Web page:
NEW YORK — The nation's largest Internet service providers all say they haven't partnered with Silicon Valley startup NebuAd Inc. to monitor Web surfing and deliver targeted advertising to their subscribers. Here is a look at six smaller service providers, however, that have conducted trials. The companies say all the tests have ended, often to review privacy and related issues. No provider is known to be currently using NebuAd.

Bresnan Communications LLC

Bresnan's test involved about 6,000 customers in and around Billings, Mont., from April 1 to June 26. The company notified customers by sending e-mails to customers' Bresnan addresses and posting notices on its site. Customers were given an opportunity to decline, or opt out, of targeting, and 18 people took advantage of that option.

Cable One Inc.

Cable One, a unit of The Washington Post Co., conducted a test in Anniston, Ala., with about 14,000 customers for six months starting Nov. 20. The company did not provide specific notice of the trial, nor did it let customers opt out of participation. It said tests are routinely conducted and fall under general notices and agreements posted on the company's Web site and mailed to subscribers annually. The company said it would have sought affirmative consent, known as opt in, had it continued with full deployment.

CenturyTel Inc.

CenturyTel's trial had 20,000 customers, mostly in and around Kalispell, Mont. The trial ran from November to June. The company sent e-mail notifications of an updated privacy policy, to which a paragraph on NebuAd was added. The company said 82 subscribers opted out during the trial. Before suspending a broader launch, CenturyTel started informing customers of it via e-mail and bill inserts.

Embarq Corp.

The nation's fourth-largest traditional phone company, Embarq conducted a test this year with 26,000 subscribers in the Gardner, Kan., area. The company did not directly inform customers of the test but included a general notice within its privacy policy posted online. The company said 15 people opted out.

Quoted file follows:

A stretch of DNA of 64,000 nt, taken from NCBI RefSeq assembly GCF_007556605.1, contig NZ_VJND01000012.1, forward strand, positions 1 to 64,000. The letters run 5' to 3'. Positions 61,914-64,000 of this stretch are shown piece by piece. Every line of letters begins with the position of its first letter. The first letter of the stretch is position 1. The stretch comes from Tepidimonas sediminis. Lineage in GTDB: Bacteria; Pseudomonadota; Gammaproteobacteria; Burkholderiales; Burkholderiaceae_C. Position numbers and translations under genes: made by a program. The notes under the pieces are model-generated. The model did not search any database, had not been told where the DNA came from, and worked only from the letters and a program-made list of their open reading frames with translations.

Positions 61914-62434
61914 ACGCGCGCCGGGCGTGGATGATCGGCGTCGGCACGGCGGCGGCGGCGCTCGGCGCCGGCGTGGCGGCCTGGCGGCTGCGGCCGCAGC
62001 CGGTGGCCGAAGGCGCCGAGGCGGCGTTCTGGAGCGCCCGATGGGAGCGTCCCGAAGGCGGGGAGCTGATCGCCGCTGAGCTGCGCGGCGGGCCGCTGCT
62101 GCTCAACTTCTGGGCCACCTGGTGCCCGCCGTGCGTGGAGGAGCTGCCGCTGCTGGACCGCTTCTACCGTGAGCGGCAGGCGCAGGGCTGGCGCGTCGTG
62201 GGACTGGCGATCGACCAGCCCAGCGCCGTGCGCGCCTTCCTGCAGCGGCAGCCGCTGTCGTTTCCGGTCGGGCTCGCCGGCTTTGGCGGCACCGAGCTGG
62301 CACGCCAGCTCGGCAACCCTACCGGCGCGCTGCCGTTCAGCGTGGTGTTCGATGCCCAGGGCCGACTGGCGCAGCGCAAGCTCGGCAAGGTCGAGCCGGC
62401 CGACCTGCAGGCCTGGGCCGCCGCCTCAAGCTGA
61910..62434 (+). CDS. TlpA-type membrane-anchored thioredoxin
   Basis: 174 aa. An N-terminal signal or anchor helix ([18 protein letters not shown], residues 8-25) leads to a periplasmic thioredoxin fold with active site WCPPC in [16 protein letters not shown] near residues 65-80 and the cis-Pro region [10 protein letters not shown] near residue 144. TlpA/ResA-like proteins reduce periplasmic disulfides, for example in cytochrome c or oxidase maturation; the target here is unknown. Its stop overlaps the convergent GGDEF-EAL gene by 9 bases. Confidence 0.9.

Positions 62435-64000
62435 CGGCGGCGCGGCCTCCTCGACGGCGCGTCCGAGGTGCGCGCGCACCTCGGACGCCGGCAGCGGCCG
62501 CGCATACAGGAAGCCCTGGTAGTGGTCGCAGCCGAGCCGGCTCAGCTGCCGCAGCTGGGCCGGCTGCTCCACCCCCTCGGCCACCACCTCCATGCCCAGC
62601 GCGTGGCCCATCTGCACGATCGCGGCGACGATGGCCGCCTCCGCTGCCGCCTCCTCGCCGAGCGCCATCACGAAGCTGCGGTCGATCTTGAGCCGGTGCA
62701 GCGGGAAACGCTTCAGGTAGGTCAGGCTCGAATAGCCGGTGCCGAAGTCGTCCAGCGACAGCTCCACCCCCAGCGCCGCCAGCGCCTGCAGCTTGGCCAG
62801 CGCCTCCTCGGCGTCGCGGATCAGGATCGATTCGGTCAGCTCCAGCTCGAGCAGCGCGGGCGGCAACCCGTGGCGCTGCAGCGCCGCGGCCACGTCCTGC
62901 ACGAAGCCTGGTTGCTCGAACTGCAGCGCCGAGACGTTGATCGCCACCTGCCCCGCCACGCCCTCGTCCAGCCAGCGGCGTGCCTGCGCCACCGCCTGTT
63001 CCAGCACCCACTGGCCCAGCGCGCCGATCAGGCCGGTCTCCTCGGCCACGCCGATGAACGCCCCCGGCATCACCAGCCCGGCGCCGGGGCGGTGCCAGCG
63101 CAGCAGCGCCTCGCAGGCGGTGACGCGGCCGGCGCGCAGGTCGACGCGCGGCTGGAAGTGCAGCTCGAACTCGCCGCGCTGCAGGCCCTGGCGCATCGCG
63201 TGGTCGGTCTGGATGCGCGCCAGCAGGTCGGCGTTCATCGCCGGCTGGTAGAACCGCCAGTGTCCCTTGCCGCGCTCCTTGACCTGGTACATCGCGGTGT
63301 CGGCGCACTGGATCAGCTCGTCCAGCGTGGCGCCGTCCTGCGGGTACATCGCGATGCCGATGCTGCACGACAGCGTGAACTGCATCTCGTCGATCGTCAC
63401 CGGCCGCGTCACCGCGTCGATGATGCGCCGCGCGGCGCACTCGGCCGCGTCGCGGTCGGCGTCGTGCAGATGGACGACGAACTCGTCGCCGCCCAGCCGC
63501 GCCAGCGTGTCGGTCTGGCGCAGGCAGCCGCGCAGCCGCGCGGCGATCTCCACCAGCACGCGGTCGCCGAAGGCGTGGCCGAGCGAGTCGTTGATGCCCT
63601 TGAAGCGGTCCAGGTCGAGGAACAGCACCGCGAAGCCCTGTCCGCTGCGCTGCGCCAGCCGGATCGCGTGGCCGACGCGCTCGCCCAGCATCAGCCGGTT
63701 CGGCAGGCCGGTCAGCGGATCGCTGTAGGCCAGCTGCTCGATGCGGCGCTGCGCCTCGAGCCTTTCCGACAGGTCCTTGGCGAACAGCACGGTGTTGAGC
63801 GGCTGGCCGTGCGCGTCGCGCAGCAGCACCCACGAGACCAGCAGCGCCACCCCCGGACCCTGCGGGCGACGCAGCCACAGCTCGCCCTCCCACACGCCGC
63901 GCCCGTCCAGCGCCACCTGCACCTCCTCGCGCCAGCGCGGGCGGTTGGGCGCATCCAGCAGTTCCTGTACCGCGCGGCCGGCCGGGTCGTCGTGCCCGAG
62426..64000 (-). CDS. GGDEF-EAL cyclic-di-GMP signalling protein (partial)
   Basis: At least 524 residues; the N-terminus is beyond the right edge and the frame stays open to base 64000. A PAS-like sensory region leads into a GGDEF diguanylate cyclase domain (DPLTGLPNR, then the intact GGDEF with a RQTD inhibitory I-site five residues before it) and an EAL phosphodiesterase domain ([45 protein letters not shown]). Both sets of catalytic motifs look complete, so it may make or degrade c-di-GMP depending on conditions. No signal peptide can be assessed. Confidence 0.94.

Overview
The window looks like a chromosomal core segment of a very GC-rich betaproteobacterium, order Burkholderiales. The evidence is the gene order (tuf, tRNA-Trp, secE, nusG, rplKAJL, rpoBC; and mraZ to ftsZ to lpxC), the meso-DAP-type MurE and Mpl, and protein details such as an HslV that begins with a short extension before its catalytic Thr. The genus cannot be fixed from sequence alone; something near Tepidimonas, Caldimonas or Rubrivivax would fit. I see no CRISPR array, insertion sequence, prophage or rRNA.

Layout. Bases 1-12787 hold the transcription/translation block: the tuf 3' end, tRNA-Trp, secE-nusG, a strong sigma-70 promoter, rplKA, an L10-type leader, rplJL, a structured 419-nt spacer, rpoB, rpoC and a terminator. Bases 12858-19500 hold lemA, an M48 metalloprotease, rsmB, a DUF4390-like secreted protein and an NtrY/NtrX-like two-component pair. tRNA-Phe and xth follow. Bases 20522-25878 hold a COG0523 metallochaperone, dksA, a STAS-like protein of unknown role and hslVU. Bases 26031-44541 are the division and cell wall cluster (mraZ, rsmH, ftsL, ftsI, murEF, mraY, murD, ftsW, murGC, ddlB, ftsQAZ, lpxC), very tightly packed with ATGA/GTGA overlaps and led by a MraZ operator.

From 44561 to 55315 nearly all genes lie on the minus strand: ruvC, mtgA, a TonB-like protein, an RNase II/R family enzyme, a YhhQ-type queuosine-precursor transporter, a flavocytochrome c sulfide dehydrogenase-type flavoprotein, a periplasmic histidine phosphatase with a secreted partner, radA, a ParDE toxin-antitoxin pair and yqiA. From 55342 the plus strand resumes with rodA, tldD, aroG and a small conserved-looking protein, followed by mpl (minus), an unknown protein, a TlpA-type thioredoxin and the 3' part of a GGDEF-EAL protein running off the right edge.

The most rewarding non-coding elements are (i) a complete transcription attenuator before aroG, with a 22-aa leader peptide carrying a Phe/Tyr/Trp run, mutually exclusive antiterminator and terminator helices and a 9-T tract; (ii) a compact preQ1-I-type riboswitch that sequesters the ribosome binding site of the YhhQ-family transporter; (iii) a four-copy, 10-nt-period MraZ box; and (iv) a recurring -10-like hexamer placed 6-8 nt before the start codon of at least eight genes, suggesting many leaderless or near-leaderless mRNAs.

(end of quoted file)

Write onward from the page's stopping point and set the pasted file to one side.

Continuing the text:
Knology Inc.

Knology's trial covered an unknown number of customers in West Point, Columbus and Augusta, Ga.; Panama City, Fla.; Knoxville, Tenn.; and Huntsville, Ala. Tests began in West Point in January and expanded until the company stopped all trials on July 14. The company says customers were informed through a service agreement posted on its Web site, and subscribers who happened to see it had a chance to opt out of participation. The company did not say how many did.

WideOpenWest

From early March until July 8, WOW used NebuAd's system on its 330,000 customers in its entire service area, which covers Cleveland and Columbus, Ohio, Evansville, Ind., Chicago and Detroit. Besides Web postings, WOW notified customers after the fact via e-mail and physical mail and reminded them on billing statements to review privacy notices online. The company said it received 3,355 opt outs, though an unknown number came from the same customer.